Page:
The Freedom of High School

Or:  Thinking About Science Next Year

“What kind of labs are you going to do next next for chemistry?” a mom asked me.

“Uh? Hmmm….” I hadn’t thought through yet what science my kids were going to take next year for 10th grade.

“I assumed Chemistry came next after Biology,” she added.

I thought about that. No, actually, when I was in high school, Physical Science–a hybrid of beginning chemistry, physics, astronomy, and perhaps a few other sciences–came next. In fact, my chemistry teacher threw a fit when the guidance counselor tried to place students in his chemistry class who hadn’t yet finished Algebra 2. As a former classroom teacher, I’d heard other chemistry teachers echo his sentiments. Since my two teenagers are finishing up Geometry and will work on Algebra 2 next year, I don’t think high school chemistry would be a good fit yet. Then again, we’ve worked so much on physics and chemistry throughout elementary and middle school, that I can’t see a need for an introductory course before the actual chemistry course. In fact, I feel rather worn out with those subjects at this point, so I’m fairly sure they feel the same at this point. I don’t want them to hate science, so I’m not going to bore them with more of the same.

But that leaves the question: What will we do for science?

I thought about it. The typical path for those who take four years of science is, at least in the schools I’ve been in, to take Biology, Physical Science, Chemistry, and then Physics. But there are other options. At least, there are at the schools that have more varied curriculum with more advanced options. And I know, as a person who has volunteered on behalf of the Admissions Committee at my alma mater, that admissions committees see so many students who look practically identical on paper with the same sorts of courses, similar types of electives, and not much to make them seem like vibrant, interesting additions to the campus. The more I thought about it, the more I knew we wouldn’t be doing Physical Science nor Chemistry next year. We would strike out for something more interesting.

Decades ago, when I was in high school, I took every science my high school offered. In addition to the Biology, Physical Science, Chemistry, and Physics classes, I also took Biology 2 which was half a year of Marine Science and half a year of Anatomy and Physiology. I know there are other options out there. And isn’t part of the freedom of high school that students may choose from a variety of courses that the school offers, as long as they’ll meet graduation requirements?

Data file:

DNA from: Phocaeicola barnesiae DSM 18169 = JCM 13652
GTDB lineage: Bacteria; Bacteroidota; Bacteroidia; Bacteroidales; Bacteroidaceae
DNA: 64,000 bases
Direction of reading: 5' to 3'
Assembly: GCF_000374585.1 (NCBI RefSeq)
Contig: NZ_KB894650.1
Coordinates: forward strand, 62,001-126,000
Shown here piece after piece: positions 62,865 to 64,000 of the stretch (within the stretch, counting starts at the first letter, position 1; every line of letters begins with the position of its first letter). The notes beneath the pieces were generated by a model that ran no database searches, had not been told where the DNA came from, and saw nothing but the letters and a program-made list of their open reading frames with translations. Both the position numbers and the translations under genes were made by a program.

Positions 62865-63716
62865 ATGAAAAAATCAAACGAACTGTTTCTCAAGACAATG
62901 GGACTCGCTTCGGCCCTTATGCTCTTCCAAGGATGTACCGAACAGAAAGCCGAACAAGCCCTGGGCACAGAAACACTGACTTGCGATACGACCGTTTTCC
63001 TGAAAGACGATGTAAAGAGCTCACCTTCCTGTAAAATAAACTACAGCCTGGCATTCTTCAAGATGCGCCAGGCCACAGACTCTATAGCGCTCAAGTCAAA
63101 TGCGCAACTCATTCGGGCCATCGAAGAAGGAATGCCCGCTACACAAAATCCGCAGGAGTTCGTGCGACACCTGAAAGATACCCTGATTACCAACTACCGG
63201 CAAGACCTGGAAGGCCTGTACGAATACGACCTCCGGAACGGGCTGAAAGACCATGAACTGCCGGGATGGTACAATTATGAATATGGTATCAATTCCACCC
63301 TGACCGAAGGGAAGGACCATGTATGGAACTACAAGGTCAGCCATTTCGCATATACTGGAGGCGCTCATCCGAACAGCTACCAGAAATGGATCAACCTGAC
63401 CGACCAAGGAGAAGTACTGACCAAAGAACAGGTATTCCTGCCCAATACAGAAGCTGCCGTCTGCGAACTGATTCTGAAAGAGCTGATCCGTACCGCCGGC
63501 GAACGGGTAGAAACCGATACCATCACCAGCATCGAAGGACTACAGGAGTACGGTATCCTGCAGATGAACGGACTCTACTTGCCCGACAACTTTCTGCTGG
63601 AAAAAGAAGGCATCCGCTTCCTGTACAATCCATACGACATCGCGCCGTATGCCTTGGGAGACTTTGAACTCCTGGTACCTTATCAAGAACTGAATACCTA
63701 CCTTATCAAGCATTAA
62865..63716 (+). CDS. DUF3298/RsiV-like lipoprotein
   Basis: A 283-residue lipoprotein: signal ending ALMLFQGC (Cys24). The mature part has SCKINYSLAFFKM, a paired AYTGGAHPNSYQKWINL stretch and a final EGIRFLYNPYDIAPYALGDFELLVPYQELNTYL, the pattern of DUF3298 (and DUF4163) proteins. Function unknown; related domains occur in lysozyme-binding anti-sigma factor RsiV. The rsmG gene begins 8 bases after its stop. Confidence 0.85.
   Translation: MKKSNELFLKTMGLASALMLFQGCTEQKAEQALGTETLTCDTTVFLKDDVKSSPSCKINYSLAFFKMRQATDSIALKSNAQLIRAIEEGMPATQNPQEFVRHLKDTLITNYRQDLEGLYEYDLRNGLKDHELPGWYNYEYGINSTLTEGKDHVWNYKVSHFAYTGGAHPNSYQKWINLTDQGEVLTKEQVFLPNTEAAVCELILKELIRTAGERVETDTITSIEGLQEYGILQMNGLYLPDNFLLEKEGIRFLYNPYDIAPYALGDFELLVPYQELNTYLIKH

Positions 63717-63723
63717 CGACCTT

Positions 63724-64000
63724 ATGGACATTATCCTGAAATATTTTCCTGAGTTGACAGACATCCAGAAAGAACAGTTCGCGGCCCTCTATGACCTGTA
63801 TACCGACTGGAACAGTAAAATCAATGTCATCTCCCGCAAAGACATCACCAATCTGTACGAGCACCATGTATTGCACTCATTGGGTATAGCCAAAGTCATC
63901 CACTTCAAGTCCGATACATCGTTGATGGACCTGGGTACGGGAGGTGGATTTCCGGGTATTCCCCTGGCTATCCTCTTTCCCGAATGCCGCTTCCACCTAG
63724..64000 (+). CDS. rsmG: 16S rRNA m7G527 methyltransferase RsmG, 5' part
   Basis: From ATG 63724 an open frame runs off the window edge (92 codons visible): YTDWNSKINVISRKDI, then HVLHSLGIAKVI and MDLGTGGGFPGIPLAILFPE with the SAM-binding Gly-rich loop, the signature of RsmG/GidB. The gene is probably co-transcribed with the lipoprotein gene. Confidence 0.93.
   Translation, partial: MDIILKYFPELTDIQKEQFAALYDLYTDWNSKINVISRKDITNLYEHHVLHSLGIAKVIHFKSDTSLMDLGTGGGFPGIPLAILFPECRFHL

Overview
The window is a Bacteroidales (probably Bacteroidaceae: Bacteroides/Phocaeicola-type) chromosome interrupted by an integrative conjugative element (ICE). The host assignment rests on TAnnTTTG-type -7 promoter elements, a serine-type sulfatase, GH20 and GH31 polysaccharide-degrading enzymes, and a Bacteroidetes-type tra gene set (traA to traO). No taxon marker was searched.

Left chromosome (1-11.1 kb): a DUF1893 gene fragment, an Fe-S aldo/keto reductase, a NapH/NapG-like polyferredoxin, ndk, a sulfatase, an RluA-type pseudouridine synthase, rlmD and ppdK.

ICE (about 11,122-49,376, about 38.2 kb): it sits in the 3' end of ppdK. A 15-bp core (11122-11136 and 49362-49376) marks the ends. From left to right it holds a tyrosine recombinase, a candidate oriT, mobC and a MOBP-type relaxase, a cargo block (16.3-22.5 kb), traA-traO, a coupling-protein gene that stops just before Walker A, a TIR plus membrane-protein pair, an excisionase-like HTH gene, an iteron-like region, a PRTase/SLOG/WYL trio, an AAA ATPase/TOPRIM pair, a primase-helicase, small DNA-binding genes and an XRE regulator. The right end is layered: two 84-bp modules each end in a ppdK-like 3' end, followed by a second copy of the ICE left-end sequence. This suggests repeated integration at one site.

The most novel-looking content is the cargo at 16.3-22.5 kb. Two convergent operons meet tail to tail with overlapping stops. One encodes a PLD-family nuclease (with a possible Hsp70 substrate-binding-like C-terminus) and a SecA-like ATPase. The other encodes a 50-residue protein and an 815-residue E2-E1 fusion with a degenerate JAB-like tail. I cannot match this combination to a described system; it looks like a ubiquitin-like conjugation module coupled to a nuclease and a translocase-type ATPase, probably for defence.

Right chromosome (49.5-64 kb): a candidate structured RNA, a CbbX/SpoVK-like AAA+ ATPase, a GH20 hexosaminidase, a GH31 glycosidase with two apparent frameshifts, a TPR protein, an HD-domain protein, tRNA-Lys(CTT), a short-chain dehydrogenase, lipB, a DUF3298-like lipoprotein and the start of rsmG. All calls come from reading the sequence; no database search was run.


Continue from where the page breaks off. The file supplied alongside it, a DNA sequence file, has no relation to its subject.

Looking at the Florida Dept. of Education’s list of course titles available to kids in Florida public schools, http://www.fldoe.org/core/fileparse.php/7746/urlt/1516CCD-Basic9-12.pdf I see courses such as Botany, Zoology, Limnology (study of bodies of fresh water), Ecology, Biotech, Genetics, Bioscience, Earth-Space, Astronomy, Environmental Science, Marine Science, Experimental Science, Food Studies, Sports Exercise Science, Integrated Science, Forensic Science, Solar Energy, Nuclear Radiation, Principles of Technology, and more. A lot of options to consider. There’s definitely a lot of freedom there.

Given their interests, as well as what I know about skills needed for careers of the sorts that they’d be interested in, it looks like they’ll be doing our own variation of Principles of Technology, a.k.a. Computer Science. I’m still figuring this out, but I’m looking at learning some of the history of modern technology, learning about hardware components, and of course learning to do some programming. They’ve learned some of this already, but we’ll go in depth and learn more than some simple HTML programming, maybe even get a friend who’s built computers of his own to show them some things. Who knows, maybe I’ll even find a local computer expert who’ll let them volunteer and do a bit of gofer work in exchange for some mentoring or something.

Next I’ll take a look at history and English. There are so many wonderful options that we can explore while covering those subjects, too.

Cheryl

 

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